Can We Live Without Plastics?
Ever since invented in 1907, plastic is everywhere in our lives. Look around yourself: Clothes, kitchen utensils, laptops, electrical appliances, stationery, sport equipment, medical equipment, vehicles, planes, takeaway boxes, gift wrappings, ketchup bottles, and countless others. It seems almost impossible to live without plastic. According to a research article of Science Advances, the world had produced 7.8 billion tonnes of plastic by 2015. Plastic can take up to 1,000 years to degrade, which means, surprisingly, all the plastic ever produced would still exist on earth today.
Plastic must have changed our lives dramatically. Thanks to clean plastic packages, we can preserve food well. Thanks to the low production cost, we can wrap things without paying extra money. Thanks to the light weight, spectacles are now so much lighter and give less eye strain. However, what if your body is unknowingly taking in plastics by eating seafood or other diet sources? What if many wild animals are dying from plastic entanglement? It is our responsibility to take actions in order to reduce such environmental issues. In this infographic, I have summarized why it is so difficult for us to stop using plastic even though we watch and hear news about plastic pollution quite often.
Since When Plastic Has Become a “Thing”?
I am in my mid-30s, but I don’t remember if I heard anything about plastic pollution until recent years. At least in my circle, there was no one who would carry their own reusable shopping bags for groceries or who would ask for paper bags instead or plastic bags. Bangladesh was the first country to ban plastic bags as early as in 2002, but it was for a different reason. Bangladesh banned thin plastic bags because they clogged drainage systems during flooding. As of 2021, 155 countries will have introduced some kinds of restrictions, ban or charge, on the use of plastic bags.
In Australia, South Australia was the first state to ban plastic shopping bags in 2009, followed by Northern Territory, Australian Capital Territory, Tasmania, Queensland, Western Australia and Victoria. New South Wales, where I live, is supposed to join in 2021.
So, since when the world has become keen on reducing plastic usage? One of the most influential events must be China’s waste import ban, instated in 2017. The ban included plastics, paper products, and textiles etc. Many countries, including Australia, had to shift their waste or try to reduce the amount of the waste.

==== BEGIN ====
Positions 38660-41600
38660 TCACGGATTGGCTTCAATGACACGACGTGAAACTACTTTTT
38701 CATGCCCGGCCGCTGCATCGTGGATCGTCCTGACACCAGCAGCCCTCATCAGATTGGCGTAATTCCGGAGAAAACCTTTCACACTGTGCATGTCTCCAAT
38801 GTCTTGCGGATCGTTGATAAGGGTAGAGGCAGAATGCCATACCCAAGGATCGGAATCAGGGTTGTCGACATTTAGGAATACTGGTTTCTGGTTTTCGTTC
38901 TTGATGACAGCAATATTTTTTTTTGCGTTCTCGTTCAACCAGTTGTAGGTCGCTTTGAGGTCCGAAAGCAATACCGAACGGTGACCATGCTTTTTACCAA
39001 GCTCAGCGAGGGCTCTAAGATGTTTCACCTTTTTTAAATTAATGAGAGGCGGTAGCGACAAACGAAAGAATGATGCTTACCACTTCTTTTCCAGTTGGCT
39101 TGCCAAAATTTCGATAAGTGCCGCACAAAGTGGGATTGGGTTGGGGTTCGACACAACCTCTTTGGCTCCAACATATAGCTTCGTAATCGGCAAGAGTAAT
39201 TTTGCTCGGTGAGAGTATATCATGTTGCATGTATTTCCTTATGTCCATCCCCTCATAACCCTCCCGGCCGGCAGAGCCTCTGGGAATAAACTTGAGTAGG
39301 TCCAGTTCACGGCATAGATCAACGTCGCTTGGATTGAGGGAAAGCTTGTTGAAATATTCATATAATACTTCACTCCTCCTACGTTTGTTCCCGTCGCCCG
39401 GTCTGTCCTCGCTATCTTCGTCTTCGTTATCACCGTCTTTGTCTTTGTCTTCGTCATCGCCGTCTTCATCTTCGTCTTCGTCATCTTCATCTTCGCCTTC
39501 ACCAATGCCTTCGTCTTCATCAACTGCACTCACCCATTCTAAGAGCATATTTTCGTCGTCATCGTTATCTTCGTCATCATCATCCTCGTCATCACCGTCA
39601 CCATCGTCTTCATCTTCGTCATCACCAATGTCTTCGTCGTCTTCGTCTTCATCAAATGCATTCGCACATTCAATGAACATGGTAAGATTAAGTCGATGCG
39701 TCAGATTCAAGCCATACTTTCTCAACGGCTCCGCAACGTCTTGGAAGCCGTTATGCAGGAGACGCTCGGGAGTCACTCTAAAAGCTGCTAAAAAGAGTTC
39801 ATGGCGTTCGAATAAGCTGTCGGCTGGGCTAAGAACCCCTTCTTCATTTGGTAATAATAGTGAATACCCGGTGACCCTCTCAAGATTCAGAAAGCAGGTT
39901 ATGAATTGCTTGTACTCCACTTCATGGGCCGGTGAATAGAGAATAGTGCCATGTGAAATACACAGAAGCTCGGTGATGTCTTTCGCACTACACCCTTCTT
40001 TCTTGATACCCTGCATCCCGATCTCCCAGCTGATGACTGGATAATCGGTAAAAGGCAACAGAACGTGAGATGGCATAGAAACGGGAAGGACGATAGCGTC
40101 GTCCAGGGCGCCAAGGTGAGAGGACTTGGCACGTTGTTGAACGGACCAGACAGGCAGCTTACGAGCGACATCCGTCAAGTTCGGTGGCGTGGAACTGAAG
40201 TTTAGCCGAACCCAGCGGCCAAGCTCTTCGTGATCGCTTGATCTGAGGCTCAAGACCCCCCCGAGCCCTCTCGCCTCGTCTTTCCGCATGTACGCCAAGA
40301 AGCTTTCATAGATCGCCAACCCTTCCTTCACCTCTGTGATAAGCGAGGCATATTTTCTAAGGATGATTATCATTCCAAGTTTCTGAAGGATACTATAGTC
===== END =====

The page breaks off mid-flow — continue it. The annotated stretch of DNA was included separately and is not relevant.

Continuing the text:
Another event would be the 44th G7 Summit held in 2018, in Canada. The G7 countries, except for Japan and the US, have agreed to the Ocean Plastic Chapter, led by Canada. The Chapter outlined the plan to rethink the world’s relationship with plastics and shift economies towards zero plastic waste. The Chapter has been signed by 26 countries, 9 global partners, such as IKEA, and more than 60 Canadian and regional partners, as of August 2020.
COVID-19 Protective Measures and Plastic—Will Plastic Surge?
The more the cases of COVID-19, the more protective measures we take. Protective measures include, needless to say, washing hands and gargling. You might see more people wearing face masks, plastic gloves, or face shields and using hand sanitizer. These products include plastic. Yes, plastic is waterproof unlike paper, and plastic is lightweight unlike glass and aluminium. Paper-made protective clothing would tear in rain. Glass-made or aluminium-made protective clothing would be too heavy for most of us to wear and move around.
Not only plastic clothing, but also the use of single-use plastic food containers, cutleries, and straws might have been increased during the pandemic. What justifies this is hygiene? Consumers could avoid getting infected by using disposable plates and cutleries.
So, will the plastic use surge because of the pandemic? I feel trapped. Will there be any eco-friendly, sustainable, affordable, and hygienic protective measures available soon? The hope is that, optimistically speaking, human beings have always found solutions no matter how difficult. Share your thoughts and ideas with me.
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